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As a dancer who was trained at SFB school I have been very interested in the Keefer case and the debate it has inspired. The administration of the school is different now than it was 10 years ago when I was a student there, but the attitude seems not to have changed much. The prevalance of eating disorders in that shcool was overwhelming when I was a student there, and having an eating disorder was consistantly rewarded by the administration. When I was a student there I often felt guilty that I wasn't anorexic or bulimic, I felt that I must not be dedicated enough if I wasn't able to make that ultimate sacrifice for ballet. The students who were very underweight were awarded special scholarships and were the obvious favorites of the administration. I can't tell you how many girls in that school were bulimic, I would say maybe 40%, and I know of 4 in my age group, (out of maybe 30 girls within 5 years of myself) who were sick enough to be hospitalized multiple times, one girl who died, and others who were never able to maintain a professional career because companies later decided they were too skinny (!) or becuase of injuries related to an eating disorder, usualy stress fractures that would not heal. And I'm not counting all the girls who suffered from low self esteem and body image problems related to wanting to be super skinny. The funny thing was, the teachers at that school seemed to genuinely love their students and not want them to get too skinny, I remember one teacher who would call a girl's home telling her and her mother that she had to eat more that she was worried the student was becomming to skinny. But that girl was still awarded a prestigious scholarship that same year. A few years later, the company got rid of that same girl saying she was too skinny. The girl was hospitalized a few times because she became too malnourished to function, and eventualy had to give up dancing all together. The teacher herself was later fired. Other schools seem to have a different attitude, and are still able to turn out many professional dancers. The Ruth Page Foundation School in Chicago, for example, has graduated many dancers who now dance professionaly around the world. Taking class there you are surrounded by beautiful, healthy girls who seem happy in thier bodies and filled with the joy of dance. Maybe not having a company directly affiliated with the school helps somehow, and Larry Long, the director of the school and a treasure of a teacher, seems to be as proud of a student of his who goes on to get a master's degree in art history as he is of one who is an apprentice at Boston Ballet. I'm not sure what the merits of Keefer's case really are, but SFB school has churned out a lot of very sick girls, and if anything could be done to change that, I would be all for that. It seems to me that something has to be done to focus on eating disorders in ballet schools, and that girls who are suspected or known to have such disorders should be watched and disciplined as stringently as those with "weight problems." Dancers are often told they need to lose a few pounds, but are rarely called to task for looking obsurdly thin. I'm not talking about simply slender girls, I'm talking about the ones that are walking skeletons with big bloody calouses on the knuckles of their index fingers that develop from rubbing against their teeth while puking. Girls like that are dancing all over the country, and nobody seems to care! In my own company there are a handful of girls who are so obviously sick I can't believe that the various physical therapists and doctors who see them regularly haven't perscribed some sort of helpful program for them. I guess that for these girls, it seems to be too late, as their habits are so well established, but for young girls in school it seems like something should be done.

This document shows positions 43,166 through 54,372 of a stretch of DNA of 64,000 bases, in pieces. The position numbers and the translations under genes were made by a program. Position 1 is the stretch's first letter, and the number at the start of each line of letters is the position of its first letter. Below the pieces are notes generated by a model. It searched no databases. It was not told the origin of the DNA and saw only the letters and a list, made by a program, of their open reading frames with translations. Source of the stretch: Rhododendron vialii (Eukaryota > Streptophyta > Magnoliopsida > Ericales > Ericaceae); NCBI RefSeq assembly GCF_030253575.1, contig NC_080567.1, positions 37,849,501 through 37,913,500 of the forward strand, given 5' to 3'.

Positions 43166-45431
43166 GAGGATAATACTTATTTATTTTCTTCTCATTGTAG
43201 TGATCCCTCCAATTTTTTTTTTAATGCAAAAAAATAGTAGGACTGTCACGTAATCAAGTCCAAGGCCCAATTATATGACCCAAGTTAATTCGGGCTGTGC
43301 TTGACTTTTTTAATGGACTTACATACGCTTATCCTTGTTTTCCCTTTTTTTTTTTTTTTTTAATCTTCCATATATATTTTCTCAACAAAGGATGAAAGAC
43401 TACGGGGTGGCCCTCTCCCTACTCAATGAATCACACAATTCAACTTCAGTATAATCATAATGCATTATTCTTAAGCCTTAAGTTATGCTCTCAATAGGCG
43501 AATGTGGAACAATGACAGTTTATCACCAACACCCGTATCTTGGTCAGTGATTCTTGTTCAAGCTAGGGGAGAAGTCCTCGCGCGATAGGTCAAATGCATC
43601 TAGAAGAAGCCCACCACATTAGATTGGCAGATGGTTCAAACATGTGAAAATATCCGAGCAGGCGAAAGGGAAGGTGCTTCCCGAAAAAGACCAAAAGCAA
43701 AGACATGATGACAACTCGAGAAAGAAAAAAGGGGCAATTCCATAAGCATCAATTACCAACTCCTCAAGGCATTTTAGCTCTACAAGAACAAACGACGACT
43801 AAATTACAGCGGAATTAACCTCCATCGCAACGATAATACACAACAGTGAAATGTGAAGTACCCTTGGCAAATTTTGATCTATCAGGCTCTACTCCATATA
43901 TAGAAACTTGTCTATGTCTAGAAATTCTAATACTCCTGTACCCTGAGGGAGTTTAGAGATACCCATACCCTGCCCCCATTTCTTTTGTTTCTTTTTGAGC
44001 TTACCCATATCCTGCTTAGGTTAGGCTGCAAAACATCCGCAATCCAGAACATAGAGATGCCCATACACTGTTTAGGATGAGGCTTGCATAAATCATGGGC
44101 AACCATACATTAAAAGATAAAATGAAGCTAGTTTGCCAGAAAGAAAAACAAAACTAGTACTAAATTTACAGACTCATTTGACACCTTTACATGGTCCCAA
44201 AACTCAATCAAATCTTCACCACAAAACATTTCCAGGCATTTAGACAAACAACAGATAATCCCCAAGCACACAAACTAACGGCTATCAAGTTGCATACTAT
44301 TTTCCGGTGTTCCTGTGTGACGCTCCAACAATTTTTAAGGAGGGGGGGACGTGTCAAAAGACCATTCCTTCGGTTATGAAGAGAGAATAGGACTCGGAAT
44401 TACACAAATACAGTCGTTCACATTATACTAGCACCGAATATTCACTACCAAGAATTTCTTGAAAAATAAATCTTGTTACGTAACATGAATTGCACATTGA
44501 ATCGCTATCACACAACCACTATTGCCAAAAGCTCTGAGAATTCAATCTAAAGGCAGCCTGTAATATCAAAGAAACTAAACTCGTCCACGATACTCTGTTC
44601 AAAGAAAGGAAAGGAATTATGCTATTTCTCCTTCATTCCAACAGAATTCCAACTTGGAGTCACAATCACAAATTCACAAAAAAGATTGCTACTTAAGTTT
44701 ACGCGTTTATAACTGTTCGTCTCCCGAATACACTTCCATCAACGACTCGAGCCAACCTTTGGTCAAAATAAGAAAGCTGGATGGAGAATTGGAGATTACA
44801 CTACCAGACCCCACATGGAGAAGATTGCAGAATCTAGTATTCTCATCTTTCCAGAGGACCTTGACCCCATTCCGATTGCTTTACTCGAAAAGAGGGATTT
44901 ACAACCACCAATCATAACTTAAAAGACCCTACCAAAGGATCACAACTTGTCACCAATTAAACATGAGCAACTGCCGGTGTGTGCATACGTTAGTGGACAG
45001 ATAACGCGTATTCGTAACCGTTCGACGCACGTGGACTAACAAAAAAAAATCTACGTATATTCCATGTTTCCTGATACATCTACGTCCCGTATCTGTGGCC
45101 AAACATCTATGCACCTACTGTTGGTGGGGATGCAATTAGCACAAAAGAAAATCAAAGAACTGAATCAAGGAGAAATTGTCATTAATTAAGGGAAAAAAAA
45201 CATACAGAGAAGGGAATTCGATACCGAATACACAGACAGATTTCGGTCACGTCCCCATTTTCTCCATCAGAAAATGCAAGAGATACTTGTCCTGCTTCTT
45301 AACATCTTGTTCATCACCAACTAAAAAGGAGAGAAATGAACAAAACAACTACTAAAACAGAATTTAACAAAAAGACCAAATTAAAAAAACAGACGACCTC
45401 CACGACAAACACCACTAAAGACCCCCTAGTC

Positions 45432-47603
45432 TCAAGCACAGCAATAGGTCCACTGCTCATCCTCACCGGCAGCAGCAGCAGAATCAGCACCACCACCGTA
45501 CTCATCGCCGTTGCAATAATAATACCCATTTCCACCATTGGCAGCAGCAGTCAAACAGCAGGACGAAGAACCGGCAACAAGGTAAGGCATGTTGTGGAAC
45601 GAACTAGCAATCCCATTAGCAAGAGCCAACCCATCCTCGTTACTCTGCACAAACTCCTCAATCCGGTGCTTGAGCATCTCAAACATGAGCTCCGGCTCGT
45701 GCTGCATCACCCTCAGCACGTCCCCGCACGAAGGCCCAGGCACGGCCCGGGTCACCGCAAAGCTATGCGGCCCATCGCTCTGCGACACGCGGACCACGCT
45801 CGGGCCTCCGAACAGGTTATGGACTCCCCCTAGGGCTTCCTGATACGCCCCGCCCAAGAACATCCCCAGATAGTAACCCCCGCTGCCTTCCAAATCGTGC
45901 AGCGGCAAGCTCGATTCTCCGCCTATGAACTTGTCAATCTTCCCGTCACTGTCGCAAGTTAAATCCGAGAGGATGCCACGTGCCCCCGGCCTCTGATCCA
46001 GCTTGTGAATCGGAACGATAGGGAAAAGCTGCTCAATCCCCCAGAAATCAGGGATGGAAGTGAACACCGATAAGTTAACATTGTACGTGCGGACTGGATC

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 Post subject: Re: Keefer Case and Body Image - BIG Forum
PostPosted: Tue Jun 05, 2001 9:48 am 
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Bunhead...I am shocked, saddened and momentarily speechless. I knew this existed, but not this widespread, according to what you've said. This CERTAINLY makes me look at the Keefer case in a new light. <BR>PS. What are you doing now? How are you doing...body, head and heart?